Investigating LCM and GCF Using Rods

Objective

To look at the Least Common Multiple, LCM, and Greatest Common Factor, GCF, from "hands-on" to using sets.

Audience

This activity is intended for teachers. The activity is designed to make connections between the use of manipulatives and the more formal use of sets in number theory. Parents and students are welcomed!

Materials Needed - Virtual Manipulative Integer Rods!

Instructions
• Open the virtual Integer Rods.
• Click on the rod on the left to select and drag a rod to the work area.
• Click on the icons on the top of the screen to be able to select, rotate, lasso rods, exchange rods, and choose options.
• Click on the broom to clean up! You can also drag rods to the trash!

• Developed by Jacobo Bulaevsky.

LCM from Different Points of View

1. The rods shown below show two trains, one built with 4's the other with 6's. Notice that there are 3 groups of 4 and 2 groups of 6 before the trains are the same length. You can say that 12 is a common multiple of 4 and 6! Use the rods and try to find the next time the 4-train will be the same length as the 6-train. This will be another common multiple. Record the length in the table. What is the next time the lengths match up, the next multiple? ...and the next multiple? Fill in the table. (Keep the rods together for more questions later!)
2.  Train size Multiples of 4 Multiples of 6

To find the Least Common Multiple, you need to:
• Find the common multiples of the numbers.
• Find the smallest number. This is the "least."

Look back at your table, write the least common multiple of 4 and 6, LCM(4,6).

3. Using Sets
Notice that you can see, using the rods, that 4, 8, and 12 are multiples of 4 and 6 and 12 are multiples of 6! Now, use your trains made in part 1 to list the multiples of 4 and 6.
• Multiples of 4 = { , , ; , , ...}

Multiples of 6 = { , , ; , , ...}

Next, list the numbers that are common to these sets. Find the intersection of the sets.

Common Multiples of 4 and 6 = { , , ; , , ...}

Next, pick the smallest number in the set of common multiples. Write the Least Common Multiple of 4 and 6 = LCM(4,6)=

Problems

4. If you are adding or subtraction fractions with unlike denominators, you can use a common multiple of the denominators to rename the fractions. Add these fractions using the information found above.
5. 6. Find the LCM(12, 15) using rods. Print out or draw your answer on the grid given to find the LCM (12, 15).
7. Multiples of 12 = { , , ; , , ...}
Multiples of 15 = { , , ; , , ...}

Common Multiples of 12 and 15 = { , , ; , , ...}

Least Common Multiple of 12 and 15 = LCM(12,15)=

8. Use a common multiple to subtract these fractions. Show all steps!
9. Applications 10. The front wheel of a tricycle has a circumference of 54 inches and the back wheels have a circumference of 36 inches. If points P and Q are both touching the sidewalk when Jose starts to ride, when will P and Q first touch the sidewalk at the same time again? Which tire would wear out first? Explain.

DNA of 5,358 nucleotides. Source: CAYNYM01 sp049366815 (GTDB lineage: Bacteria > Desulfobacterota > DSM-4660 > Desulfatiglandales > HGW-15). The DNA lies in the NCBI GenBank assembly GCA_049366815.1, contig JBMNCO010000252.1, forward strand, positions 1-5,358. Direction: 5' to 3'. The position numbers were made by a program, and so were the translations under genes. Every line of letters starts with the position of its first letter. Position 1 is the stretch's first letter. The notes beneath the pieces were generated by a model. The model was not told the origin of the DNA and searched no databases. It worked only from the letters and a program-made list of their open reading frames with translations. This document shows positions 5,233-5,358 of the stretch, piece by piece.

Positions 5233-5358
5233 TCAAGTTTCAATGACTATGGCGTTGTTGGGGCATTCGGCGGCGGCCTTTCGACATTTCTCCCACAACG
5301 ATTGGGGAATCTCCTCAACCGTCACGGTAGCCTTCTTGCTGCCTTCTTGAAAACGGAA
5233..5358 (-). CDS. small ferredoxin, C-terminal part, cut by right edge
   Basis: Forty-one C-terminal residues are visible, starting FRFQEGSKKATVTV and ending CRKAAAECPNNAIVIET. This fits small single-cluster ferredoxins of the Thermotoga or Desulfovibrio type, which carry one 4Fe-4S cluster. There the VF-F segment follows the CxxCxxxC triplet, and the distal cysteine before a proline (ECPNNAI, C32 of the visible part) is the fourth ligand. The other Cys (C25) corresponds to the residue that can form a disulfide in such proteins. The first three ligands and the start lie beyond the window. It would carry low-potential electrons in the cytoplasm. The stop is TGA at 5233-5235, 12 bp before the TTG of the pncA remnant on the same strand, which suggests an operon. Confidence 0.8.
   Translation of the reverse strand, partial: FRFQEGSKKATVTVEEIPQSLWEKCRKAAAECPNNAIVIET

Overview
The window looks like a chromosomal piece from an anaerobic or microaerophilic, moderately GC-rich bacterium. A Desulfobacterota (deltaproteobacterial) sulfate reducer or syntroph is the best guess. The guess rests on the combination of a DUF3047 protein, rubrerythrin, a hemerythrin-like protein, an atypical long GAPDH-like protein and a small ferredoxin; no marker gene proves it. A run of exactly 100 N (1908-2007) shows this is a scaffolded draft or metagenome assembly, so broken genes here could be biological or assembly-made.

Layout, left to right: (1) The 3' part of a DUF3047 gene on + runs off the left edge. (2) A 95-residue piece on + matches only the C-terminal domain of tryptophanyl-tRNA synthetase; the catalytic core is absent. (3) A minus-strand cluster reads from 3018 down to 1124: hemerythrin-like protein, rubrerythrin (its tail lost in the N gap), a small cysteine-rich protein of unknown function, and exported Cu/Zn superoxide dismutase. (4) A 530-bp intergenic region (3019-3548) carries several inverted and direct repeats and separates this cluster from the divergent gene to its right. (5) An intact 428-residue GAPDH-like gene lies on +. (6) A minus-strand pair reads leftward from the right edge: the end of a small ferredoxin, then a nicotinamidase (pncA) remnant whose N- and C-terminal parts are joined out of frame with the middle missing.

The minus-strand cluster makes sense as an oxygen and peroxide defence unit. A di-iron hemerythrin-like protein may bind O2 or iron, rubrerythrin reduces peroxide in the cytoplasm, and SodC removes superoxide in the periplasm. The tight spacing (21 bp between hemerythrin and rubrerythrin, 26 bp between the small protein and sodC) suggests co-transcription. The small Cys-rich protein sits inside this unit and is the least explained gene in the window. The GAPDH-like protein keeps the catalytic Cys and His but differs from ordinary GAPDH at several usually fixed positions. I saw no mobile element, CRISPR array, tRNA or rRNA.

11. Two of your children ride 2 wheel bikes to school. Karen has a bike with wheel size 18 inches. Maria has a bike with wheel size of 26 inches. Karen was very tired and could not keep up with Maria on their ride to school. Explain to Karen why she had a different experience than Maria.

12. Finding the Greatest Common Factor of Two Numbers
13. The rods shown below show the factors of 6 and 8. Look at the rods and write down the factors of 6 and the factors of 8.
14. Factors of 6 = { , , ; , , ...}

Factors of 8 = { , , ; , , ...}

Common Factors of 6 and 8 = { , , ; , , ...}

To find the Greatest Common Factor, you need to:
• find the factors for each number.
• find the common factors.
• find the largest of these common factors. This is the "greatest."
• look back at your table, what is the greatest common factor of 6 and 8? Write down the GCF(6,8).

Problems

15. Use the GCF(6, 8) to simplify the following fraction. Show all steps!
16. 17. There are three 4th Grades, A, B, and C, at the Local Elementary School. Room 4-A contains 12 children, Room 4-B contains 18, and Room 4-C contains 24 children. The 4th graders will get together to play a game in the middle of the day. The teachers want the children to be on teams with their own classmates but all teams need to be of equal size. Can you find the size of the teams so that everyone plays and each team contains children from the same room?

18. Use the rods to find the GCF(6,9). Draw your work on the grid below.
19. Factors of 6 = { , , ; , , ...}

Factors of 9 = { , , ; , , ...}

Common Factors of 6 and 9 = { , , ; , , ...}

Write the Greatest Common Factor of 6 and 9 = GCF(6,9)

Use the GCF(6, 9) to simplify the following fraction. Show all steps! 20. Use the rods to find the GCF(20, 28). Draw your work on the graph below.
21. Factors of 20 = { , , ; , , ...}

Factors of 28 = { , , ; , , ...}

Common Factors of 20 and 28 = { , , ; , , ...}

Write the Greatest Common Factor of 20 and 28 = GCF(20,28) =

22. Use the GCF(20, 28) to simplify the following fraction. Show all steps!

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Copyright 1998 by Margo Lynn Mankus